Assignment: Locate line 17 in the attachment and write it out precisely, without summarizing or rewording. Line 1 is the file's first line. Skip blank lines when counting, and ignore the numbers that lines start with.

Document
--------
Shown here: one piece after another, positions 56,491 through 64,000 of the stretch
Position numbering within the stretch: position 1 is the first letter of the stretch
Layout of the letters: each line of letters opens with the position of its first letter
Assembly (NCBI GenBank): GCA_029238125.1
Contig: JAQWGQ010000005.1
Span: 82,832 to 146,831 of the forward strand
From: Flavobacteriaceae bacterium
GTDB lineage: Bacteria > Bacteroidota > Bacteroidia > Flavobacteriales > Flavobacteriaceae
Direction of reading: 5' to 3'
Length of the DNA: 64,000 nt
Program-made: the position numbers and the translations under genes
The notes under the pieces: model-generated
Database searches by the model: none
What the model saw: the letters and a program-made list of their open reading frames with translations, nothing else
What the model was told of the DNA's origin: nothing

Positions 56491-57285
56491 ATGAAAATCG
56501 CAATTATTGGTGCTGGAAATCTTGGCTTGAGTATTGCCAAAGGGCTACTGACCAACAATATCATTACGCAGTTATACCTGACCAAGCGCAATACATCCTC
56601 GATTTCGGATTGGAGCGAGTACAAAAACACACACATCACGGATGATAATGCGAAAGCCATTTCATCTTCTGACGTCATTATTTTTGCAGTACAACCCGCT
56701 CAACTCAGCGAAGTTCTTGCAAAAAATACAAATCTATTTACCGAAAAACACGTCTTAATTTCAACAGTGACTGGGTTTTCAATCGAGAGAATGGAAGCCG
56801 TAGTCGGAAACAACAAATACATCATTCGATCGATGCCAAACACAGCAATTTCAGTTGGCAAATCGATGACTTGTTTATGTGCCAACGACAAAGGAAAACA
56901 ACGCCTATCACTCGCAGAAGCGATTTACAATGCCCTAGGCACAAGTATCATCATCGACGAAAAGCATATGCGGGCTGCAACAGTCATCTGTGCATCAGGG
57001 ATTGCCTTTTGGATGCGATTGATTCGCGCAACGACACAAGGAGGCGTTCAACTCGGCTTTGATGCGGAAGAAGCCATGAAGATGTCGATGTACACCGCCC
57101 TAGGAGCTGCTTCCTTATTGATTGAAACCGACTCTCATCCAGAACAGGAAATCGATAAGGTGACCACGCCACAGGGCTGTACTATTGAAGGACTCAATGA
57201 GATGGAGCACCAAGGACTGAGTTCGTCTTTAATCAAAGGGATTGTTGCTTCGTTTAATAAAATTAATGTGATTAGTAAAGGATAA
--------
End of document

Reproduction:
56491 ATGAAAATCG